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General Grabber Tire Test

Posted in How To: Wheels Tires on July 1, 2010 Comment (0)
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After nearly three decades in hiatus, General Tire is back in the battlefield of desert racing and taking names in the process. It all started when Continental Tire North America acquired the General brand and revitalized it with the hopes of capturing additional market share in the competitive light truck tire segment. As such, Continental made significant investments in both manufacturing ability and compound technology. The plan was simple: develop a tire that wins races, and then work backwards to tame it down for public consumption. While the new Grabber may have the DNA of a desert-racing thoroughbred, we assure you that the tire also works well in other venues. Purposeful attributes such as staggered stone deflectors on the sidewalls work together with special high-strength steel belts to increase the General Grabber's puncture resistance. The technology is coined by the phrase "Duragen Technology" as seen on the sidewall.

Tread Pattern Details
The General Grabber features a unique tread pattern that features a patented element that General refers to as "Strake and Chamfer." In tire development lingo, the General Grabber's tread has a trans-toric groove repeated around the circumference of the tire, which is intersected by lateral grooves that connect the ends of the repeating grooves, i.e., the strakes. The chamfers are positioned to intersect the cascading tread block arrangement, thus maintaining a high degree of lateral stability within the pattern. This arrangement creates an asymmetrical cascading repetition of tread blocks with built-in traction pockets. To put it in English, the tread was designed to provide ample traction with increased resistance to block shearing while giving the tire a more stable feel on loose surfaces.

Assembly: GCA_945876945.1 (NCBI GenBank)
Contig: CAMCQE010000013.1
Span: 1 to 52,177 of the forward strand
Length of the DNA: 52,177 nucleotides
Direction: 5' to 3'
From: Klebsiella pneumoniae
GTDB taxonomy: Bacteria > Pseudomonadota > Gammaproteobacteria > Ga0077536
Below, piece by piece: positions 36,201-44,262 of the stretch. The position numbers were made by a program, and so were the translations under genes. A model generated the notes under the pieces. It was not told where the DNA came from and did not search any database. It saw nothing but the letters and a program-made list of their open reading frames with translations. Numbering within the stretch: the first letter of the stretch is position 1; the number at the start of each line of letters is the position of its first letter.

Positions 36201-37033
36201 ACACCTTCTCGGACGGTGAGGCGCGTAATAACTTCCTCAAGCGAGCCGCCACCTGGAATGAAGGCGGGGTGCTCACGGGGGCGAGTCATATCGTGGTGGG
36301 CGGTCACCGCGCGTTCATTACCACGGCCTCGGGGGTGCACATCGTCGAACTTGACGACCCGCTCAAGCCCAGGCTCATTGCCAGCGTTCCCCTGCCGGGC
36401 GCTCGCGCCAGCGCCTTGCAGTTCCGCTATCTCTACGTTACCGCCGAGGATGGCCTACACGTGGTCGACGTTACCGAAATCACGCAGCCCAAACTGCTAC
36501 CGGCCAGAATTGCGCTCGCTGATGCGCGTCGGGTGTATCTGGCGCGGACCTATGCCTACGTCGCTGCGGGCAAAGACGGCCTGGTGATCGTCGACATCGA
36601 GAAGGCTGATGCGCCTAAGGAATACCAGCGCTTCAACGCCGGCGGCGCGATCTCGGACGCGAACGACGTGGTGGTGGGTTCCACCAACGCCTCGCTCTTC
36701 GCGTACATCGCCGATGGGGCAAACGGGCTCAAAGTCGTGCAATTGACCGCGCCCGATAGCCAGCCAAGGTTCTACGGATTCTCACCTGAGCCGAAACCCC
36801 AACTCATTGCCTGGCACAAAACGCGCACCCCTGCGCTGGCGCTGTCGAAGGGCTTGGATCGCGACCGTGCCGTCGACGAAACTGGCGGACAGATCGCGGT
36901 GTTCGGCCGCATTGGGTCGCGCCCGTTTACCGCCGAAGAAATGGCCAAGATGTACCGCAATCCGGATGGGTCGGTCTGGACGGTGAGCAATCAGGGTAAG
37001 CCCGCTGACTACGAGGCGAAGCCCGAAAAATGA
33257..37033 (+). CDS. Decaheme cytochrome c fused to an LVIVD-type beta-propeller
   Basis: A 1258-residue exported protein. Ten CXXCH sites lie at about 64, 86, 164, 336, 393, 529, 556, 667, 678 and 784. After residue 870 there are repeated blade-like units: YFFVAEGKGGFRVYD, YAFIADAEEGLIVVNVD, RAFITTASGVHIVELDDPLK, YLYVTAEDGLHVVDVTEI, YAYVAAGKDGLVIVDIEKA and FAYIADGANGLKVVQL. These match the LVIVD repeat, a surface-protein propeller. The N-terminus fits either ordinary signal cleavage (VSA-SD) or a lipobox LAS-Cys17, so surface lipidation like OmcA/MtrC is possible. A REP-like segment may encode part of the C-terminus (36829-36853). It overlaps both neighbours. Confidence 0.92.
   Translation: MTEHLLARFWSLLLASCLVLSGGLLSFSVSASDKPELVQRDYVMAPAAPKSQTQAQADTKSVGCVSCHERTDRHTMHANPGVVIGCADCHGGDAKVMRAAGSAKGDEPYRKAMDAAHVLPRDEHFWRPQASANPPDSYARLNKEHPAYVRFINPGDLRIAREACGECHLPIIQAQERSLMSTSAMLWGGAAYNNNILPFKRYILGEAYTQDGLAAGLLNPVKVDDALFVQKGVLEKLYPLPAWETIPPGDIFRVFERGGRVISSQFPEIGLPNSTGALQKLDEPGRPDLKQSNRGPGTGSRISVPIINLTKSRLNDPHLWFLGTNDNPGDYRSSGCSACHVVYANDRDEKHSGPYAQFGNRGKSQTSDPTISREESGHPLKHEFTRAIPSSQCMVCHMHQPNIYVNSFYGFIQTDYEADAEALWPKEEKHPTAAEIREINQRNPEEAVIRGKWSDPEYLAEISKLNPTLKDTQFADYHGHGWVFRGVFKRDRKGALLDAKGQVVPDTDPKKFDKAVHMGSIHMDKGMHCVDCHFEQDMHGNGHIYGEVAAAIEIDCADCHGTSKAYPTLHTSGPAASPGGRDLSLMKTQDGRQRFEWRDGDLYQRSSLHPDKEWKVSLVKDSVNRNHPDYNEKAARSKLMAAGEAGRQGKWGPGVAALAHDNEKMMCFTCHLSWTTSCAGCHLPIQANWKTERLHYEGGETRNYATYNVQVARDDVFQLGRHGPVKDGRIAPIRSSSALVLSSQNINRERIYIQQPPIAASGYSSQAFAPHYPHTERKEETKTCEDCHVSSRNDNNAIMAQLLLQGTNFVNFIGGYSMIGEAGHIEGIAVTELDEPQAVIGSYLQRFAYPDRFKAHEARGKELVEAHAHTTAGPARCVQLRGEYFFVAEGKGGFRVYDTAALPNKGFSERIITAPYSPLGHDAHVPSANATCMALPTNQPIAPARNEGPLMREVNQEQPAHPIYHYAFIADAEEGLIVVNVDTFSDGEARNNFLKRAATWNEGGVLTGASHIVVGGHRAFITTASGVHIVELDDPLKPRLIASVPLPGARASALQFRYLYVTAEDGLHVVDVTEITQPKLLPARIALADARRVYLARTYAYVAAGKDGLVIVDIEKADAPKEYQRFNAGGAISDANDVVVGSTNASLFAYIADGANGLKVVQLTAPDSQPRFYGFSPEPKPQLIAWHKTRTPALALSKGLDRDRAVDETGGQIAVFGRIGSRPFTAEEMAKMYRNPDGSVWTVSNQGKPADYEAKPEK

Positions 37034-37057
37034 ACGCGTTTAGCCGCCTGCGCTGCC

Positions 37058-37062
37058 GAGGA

Alternatively, simpler yet, the General Grabber bites hard where others tend to slip. The technology is new to the tire world, and it is the direct result of countless hours of testing in sandy, loose desert terrain. Having won several off-road races in its three-year development cycle, the General Grabber competition tire was the platform that the behind-the-scenes innovators were allowed for testing new concepts prior to building production tires for the end user. We believe that this strategy has paid off for General, because the new DOT-legal Grabbers we tested are hard to beat when it comes to desert traction.

We asked General Tire's light-truck tire division manager Tony Talbert about the new tread and specifically how desert racing influenced the design. His observations:

"The critical point in designing the Grabber competition tire was that we wanted to use technology that allowed the tire to excel in the most severe desert racing conditions and be transferable to a streetable version. It has always been our goal in going racing, prior to offering an extreme traction tire to the general public, to develop the technology that was race-worthy and then introduce the street version of the tire with that same technology. In essence, when the Grabber street-legal tire is available to the public, everyone will be able to buy a tire born from and incorporating racing technology."

Road Manners